The 22-year-old, who is playing in his first European Tour event, led the Northern Hemisphere's challenge into yesterday's third round of the Lexington PGA Championship alongside Ernie Els, the world's most feared opponent.
And after seven holes, the Englishman was leading Els and the third member of the final group, a local pro, Nic Henning, who had been the overnight leader.
If being ahead of that sort of competition was not enough to test the young man's nerve, the tournament was hit by a fierce, high-veld thunderstorm that caused a break in play for 90 minutes, as a deluge lashed the Wanderers course, which is north of here.
There were still threatening clouds around when play resumed, and Phillips found the clubbing much different on the soaked course, but he was steady enough to finish the ninth three shots ahead of his partners.
However, his foot slipped when he was driving the 10th, and although the ball went only slightly off line down the left, it ended beneath a solitary tree and cost him a shot. Both Els and Hemmings were far more wayward, but found better lies and scraped their pars.
Els then cut loose with two birdies and an eagle to share the championship lead with Trevor Dodds, of Namibia, but stumbled into bogeys at the 15th and 17th to finish two shots adrift, a position he shares with Mark McNulty, Tony Johnstone and Warren Schutte.
Phillips is only a shot further behind, and considers himself as being still in contention: "I've never played with a star like Ernie before and I was very nervous," he said. "But I settled down and I could have done without the stoppage.
"I have struggled since I turned professional and it has cost a lot of money to get down here, but I am determined to make it and this has been a boost I wanted," he said.
A good round today will ensure Phillips a leading part in this historic tournament. Furthering its reputation for having the most elastic horizons in golf, the European Tour has set up shop south of the equator for the first time, and has been rewarded by a healthy and inquisitive throng assembled at the Wanderers course.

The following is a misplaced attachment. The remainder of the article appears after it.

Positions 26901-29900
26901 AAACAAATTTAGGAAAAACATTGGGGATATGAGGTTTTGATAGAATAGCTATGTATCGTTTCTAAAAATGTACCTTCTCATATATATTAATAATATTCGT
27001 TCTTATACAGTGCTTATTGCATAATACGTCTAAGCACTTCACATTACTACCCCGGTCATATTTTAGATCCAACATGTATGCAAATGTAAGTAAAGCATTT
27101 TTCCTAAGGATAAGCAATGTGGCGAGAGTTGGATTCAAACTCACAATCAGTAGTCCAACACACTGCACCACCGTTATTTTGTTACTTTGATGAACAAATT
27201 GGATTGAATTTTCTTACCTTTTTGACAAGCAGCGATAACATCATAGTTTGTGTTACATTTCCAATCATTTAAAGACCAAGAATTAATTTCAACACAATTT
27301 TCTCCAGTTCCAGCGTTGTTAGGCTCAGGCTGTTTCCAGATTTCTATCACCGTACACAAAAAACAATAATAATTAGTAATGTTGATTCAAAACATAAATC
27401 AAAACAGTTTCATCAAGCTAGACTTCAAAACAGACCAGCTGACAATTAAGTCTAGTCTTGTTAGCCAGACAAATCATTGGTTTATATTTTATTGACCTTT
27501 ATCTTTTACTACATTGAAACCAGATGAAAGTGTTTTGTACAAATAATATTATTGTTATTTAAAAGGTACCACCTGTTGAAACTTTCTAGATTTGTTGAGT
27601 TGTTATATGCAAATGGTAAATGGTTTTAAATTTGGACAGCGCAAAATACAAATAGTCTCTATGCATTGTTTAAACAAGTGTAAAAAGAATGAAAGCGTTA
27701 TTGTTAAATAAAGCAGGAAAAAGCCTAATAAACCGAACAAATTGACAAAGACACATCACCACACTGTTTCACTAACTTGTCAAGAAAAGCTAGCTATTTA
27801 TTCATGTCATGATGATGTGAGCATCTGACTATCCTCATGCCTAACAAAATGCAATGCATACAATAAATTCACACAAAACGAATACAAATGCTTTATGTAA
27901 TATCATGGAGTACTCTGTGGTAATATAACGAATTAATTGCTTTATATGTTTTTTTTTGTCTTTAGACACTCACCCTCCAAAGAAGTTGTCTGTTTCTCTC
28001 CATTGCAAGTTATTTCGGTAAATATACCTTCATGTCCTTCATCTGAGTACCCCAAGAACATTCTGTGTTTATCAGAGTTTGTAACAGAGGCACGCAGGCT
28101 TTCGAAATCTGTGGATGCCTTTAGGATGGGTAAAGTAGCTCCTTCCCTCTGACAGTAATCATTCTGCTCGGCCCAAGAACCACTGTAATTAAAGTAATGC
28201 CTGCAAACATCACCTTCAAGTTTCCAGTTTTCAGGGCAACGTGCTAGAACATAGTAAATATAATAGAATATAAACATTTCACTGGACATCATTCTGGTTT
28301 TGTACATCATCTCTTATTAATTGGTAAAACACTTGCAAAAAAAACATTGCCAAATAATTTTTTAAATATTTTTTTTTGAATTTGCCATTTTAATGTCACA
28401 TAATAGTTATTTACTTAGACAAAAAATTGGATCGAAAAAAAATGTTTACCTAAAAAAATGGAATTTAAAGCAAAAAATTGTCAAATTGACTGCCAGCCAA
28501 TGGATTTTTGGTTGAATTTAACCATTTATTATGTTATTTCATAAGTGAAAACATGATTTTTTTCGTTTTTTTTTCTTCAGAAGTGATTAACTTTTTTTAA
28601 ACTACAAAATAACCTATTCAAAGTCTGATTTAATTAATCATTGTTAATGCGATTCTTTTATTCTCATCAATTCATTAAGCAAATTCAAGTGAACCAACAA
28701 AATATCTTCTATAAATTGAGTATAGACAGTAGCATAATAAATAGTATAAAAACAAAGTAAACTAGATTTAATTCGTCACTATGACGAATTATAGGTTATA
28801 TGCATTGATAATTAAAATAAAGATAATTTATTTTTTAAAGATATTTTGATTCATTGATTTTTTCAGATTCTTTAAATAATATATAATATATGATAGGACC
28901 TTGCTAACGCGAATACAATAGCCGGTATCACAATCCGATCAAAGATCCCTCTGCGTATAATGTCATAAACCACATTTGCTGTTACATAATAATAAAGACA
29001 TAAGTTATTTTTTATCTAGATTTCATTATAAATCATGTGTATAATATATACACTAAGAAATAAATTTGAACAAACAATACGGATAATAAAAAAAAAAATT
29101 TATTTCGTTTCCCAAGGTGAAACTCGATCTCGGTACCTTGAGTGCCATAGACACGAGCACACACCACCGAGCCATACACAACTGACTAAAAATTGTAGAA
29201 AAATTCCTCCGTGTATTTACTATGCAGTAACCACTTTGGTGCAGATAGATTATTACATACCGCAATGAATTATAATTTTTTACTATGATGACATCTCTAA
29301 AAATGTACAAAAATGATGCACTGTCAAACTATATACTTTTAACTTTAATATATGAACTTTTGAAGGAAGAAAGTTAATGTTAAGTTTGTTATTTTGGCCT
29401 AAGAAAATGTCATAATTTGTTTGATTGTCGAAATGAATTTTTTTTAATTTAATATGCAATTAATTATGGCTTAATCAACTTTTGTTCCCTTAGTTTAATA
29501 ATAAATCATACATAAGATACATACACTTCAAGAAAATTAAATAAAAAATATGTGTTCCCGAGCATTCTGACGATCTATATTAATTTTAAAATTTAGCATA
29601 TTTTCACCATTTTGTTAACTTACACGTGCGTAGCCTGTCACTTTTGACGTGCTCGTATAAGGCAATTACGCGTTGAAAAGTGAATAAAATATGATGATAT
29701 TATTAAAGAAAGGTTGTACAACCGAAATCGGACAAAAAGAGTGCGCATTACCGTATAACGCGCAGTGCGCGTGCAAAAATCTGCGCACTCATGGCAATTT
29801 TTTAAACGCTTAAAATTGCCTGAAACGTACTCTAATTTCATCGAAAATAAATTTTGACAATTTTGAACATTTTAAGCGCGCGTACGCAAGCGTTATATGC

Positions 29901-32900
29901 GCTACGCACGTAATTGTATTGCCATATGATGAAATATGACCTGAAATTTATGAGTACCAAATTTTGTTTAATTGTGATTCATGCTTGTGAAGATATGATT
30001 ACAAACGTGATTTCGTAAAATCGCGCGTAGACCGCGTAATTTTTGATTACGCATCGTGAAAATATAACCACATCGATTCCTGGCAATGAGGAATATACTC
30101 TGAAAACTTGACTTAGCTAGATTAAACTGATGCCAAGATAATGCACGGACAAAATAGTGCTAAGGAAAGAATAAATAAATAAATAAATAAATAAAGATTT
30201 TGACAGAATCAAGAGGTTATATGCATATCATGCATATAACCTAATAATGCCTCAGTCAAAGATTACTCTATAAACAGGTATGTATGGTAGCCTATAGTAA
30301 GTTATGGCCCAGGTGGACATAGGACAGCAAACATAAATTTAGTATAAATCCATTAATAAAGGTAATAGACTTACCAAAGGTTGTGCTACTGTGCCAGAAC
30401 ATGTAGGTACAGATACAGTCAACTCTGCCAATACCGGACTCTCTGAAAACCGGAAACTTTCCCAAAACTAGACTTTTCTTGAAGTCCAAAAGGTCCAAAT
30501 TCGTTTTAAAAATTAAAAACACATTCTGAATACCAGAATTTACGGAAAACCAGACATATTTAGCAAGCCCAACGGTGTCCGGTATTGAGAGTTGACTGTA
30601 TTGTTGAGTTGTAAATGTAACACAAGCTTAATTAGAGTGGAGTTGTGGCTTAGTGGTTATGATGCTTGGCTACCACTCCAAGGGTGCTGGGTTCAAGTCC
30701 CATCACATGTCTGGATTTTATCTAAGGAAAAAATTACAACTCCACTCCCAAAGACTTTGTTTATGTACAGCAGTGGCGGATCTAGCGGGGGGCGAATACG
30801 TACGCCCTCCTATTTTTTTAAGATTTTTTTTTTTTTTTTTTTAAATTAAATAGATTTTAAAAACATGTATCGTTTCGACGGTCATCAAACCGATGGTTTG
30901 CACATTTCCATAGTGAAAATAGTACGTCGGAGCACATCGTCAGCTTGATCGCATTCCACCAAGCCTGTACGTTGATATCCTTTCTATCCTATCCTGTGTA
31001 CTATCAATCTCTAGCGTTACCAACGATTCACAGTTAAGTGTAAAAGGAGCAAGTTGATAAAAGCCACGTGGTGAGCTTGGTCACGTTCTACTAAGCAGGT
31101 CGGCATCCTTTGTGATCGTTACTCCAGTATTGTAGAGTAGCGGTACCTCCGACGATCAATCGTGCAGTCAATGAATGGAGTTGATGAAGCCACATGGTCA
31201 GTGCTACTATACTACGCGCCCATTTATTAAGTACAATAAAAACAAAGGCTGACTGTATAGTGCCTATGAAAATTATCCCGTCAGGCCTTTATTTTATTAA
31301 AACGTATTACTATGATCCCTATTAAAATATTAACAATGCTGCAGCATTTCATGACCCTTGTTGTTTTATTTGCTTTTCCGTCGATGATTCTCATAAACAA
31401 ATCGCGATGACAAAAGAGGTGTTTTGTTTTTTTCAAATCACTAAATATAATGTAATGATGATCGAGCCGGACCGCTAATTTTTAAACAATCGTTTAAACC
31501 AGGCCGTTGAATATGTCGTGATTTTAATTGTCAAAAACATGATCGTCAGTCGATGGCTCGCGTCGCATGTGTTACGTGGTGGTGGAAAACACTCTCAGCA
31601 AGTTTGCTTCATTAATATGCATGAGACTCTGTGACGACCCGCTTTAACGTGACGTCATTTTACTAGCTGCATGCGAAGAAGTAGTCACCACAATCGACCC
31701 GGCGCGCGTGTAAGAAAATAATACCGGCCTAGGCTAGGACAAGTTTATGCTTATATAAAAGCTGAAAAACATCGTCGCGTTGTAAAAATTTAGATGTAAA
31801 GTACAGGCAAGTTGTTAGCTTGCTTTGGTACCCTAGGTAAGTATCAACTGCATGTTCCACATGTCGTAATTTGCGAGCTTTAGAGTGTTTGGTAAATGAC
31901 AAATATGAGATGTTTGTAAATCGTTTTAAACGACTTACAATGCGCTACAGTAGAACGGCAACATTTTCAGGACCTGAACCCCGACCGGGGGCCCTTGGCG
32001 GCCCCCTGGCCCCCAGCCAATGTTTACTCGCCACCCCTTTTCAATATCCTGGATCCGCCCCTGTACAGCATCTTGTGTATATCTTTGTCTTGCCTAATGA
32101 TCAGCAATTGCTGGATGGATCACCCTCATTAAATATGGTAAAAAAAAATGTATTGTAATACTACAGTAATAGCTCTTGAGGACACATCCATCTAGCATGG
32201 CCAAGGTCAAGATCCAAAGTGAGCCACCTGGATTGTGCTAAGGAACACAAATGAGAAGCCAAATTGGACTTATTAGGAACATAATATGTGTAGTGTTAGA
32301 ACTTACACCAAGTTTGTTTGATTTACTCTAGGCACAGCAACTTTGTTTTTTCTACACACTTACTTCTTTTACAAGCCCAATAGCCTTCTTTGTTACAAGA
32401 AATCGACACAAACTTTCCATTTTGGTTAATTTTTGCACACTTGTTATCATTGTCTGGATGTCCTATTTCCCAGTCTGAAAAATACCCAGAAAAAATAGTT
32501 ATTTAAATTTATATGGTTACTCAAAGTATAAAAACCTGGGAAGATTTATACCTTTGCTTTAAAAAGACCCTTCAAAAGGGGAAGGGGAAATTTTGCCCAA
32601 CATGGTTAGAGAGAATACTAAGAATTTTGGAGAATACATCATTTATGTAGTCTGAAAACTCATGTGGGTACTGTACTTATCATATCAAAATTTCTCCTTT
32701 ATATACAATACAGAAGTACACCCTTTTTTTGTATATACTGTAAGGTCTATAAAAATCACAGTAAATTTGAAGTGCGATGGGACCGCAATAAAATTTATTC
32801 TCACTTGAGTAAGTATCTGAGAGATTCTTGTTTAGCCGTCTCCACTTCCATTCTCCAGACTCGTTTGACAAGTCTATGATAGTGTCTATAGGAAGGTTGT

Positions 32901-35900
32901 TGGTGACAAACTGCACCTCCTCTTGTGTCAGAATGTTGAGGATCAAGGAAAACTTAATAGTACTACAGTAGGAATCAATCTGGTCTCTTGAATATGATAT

What it has not had is a bulk effort at flag-flying by home-bred members of the Tour. And of those who made the trek down here to be part of sporting history in a country that is creating plenty these days, the most impressive blows have been struck by those still in the early stages of piecing together a golfing reputation.
Phillips, a former Walker Cup player, has taken part in six events in South Africa this year, and two top-10 finishes have earned him an encouraging $5,000 (£3,100). He is due to play the rest of the year in the second- string Challenge Tour, but if he wins here, he automatically gets a place on the Tour, and a place in the top 10 will earn him entry into the next big tournament.
The other British successes on a difficult day included Ricky Willison with a 67. He goes into today's final round at a respectable one over par, a position he shares with David Carter (68), who considers himself British despite having been born and brought up in South Africa.
The son of the professional Roy Carter, who is on the European Seniors Tour, Carter has been living in Britain for more than two years, and gained his card by finishing top of the qualifying school. He is the only Tour player to have played in all five tournaments so far this year, dragging himself to Dubai, Manila, Madeira and the Canaries before arriving here. Carter was not too tired, however, to put himself on the fringe of contention yesterday, when he rescued an ordinary round with four birdies in the last six holes.
Mark James, as befits the new chairman of the Tour's tournament committee, also put himself in with a chance of making a splash in the final round with a 69, but Darren Clarke is way behind at eight over.
Clarke might have suspected it was not going to be his week. He was due to be best man at the wedding of his manager, Andrew Chandler, in Cape Town on Tuesday, but delayed flights from the Canaries got him to the church an hour too late. He also feared missing the cut on Friday but just scraped in by a shot, and when he eagled the fifth with a 25ft putt yesterday, he thought recovery was on the way. He three-putted the next from eight feet, and from then his putter did nothing for his Ryder Cup ambitions.Reuse content